This is a quick and dirty guide for bash and Linux with some must understand concepts. Consume at your own risk.
Everything after a # sign except within the context of a quote or double quote
Programs or executables are scripts or binaries that perform actions. Programs have the following:
- Parameters # echo “abc” “ef” where echo is the 0th parameter, abc is the 1st, ef is the 2nd.
- IO Streams # usually have 3 streams, input, output, and error but can have more.
- filesystem read and write access # the everything is a file unix philosophy
- ioctl’s # IO controls is for device control which is beyond the scope of this doc
Variables are string type except when they are arrays or maps.
a=1 # string "1" a='1' # single quotes prevents substitution of variables a="1" # double quotes allow substitution of variables echo $a # prints 1 with a new line to output stream echo '$a' # prints $a with a new line to output stream echo "$a" # prints 1 with a new line to output stream
Why use double quotes?
b=$a b # two or more whitespace characters collapse into one, "1 b" a='$a b' #preserves whitespace and does not allow substitution, "$a b" a="$a b" #preserves whitespace and allows substitution, "1 b"
- Input can be your keyboard, or stream coming out of another program.
- Output is the stream coming out of your program. For echo, it is the content being printed.
- Error is another stream like output but for errors and other messages not wanted in the output.
Bash has a few ways to manipulate streams:
- “|” “pipe” connects the output stream of the left program to the input of the right program
- echo “abc” | sed s/b/d/ # send “abc” to sed and replace b with d, “adc”
- “>” “redirect to file” sends the output stream of the left program to the file on right
- echo “abc” > hello.txt # sends “abc” to a file named hello.txt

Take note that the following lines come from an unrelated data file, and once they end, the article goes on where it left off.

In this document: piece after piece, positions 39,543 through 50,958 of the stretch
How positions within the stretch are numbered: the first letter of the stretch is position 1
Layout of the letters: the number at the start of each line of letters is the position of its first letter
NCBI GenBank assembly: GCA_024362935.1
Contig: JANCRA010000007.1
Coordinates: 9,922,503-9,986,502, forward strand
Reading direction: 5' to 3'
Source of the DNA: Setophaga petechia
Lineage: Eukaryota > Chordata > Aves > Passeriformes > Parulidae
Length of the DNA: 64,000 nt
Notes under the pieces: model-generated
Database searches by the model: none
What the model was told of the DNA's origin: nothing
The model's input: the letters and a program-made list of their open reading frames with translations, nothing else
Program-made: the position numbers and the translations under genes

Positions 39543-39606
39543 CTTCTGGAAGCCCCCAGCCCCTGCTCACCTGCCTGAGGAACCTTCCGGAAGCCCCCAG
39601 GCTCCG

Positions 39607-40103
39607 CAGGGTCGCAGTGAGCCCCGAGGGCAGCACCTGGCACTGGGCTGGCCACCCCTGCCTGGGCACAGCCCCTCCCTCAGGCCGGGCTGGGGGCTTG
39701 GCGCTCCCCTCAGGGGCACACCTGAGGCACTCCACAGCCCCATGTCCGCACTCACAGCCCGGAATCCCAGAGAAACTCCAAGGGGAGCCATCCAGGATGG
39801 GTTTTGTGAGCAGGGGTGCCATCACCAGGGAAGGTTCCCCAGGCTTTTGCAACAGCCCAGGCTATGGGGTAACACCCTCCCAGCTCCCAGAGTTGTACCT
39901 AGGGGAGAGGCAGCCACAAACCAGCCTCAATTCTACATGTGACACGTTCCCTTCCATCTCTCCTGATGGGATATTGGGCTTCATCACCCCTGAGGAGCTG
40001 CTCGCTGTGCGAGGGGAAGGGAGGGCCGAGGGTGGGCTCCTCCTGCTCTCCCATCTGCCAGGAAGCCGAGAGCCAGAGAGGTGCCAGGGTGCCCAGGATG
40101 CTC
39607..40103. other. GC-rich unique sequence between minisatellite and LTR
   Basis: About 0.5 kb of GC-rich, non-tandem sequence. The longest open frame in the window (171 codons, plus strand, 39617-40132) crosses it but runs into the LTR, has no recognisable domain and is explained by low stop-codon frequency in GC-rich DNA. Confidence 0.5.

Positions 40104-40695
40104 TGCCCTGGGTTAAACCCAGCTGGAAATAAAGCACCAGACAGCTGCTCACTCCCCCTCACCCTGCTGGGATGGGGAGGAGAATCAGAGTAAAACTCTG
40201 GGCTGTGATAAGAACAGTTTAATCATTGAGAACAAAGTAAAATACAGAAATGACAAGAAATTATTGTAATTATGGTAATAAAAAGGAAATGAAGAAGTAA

- if the file does not exist, create it. if it does exist, overwrite it.
- “>>” “redirect append to file” appends stream of the left program to the file on the right
- echo “ef” >> hello.txt # appends “ef” to a file named hello.txt
- if the file does not exist, create it. if it does exist, append to it.
- “<” “redirect from file” reads the right file and redirects the stream to the input of the left program
- cat < “hello.txt” # reads from hello.txt and prints its content “abcdef” to output stream
- At the end of a command chain, if output and error streams are not directed anywhere, bash assumes you want to print the output to your terminal.
- echo # reads the parameters and send them to output stream
- echo “abcd” # abcd on output stream
- ls # reads parameters, list filesystem, and send file names to output stream
- ls / # list contents of / (root) and sends file names to output stream
- cat # if parameters, treat each parameter as file, read them, and send them to output stream. if no parameters, read input stream and send to output stream
- cat hello.txt # sends contents of hello.txt to output
- cat hello.txt > hello_copy.txt # reads contents of hello.txt and redirect the output to file hello_copy.txt
- sed # reads input stream, does substitution based on parameter 1 regex, sends to output stream. if parameter 2 is defined, read from file instead of input stream
- sed s/search/replace/ # replace the first instance of “search” with “replace”
- sed s/search/replace/g # replace all instances of “search” with "replace
- sed supports basic regex and with the -E switch, more extended regex features
- tr # reads the input, does character substitution based on first two parameters, sends to output
Conditional Flow Control
if [ $a -eq 1 ]; then # integer equivalence comparison only : # blank or text in variable will cause this to fail elif [ $a -gt 1 ]; then # -gt greater than, -lt less than, : # -ge greater than equal to, -le less than equal to elif [ "$a" = "a" ]; then # text comparison : # use double quotes if variable can be empty else : # if you're not doing anything, you must put : here done
case $i in a) # matches i=a : ;; a*) # matches anything starting with a : ;; *) # optinal wildcard match if i does not match above : ;; esac
Iterative Flow Control
for i in a b c; do echo $i done # this will print a, b, c on each line for i in $(seq 0 9); do # $(command) runs a subshell and returns the output echo $i done # this will print 0 through 9 on each line
i=0 while true; do # use forever loop if [ $i -eq 10 ]; then break # end forever loop fi i=$((i+1)) # print i + 1 in subshell and assign output to i done while [ i -gt 0 ]; do # use conditional loop #do something i=$((i-1)) # without this, this loop will run forever done
- /dev/null #useful for dumping stuff you don’t need, eg. cat hello.txt > /dev/null
- /dev/zero #useful for getting an endless input stream, eg. cat /dev/zero | tr “\0” “a”
- /dev/urandom #useful for getting an endless random input stream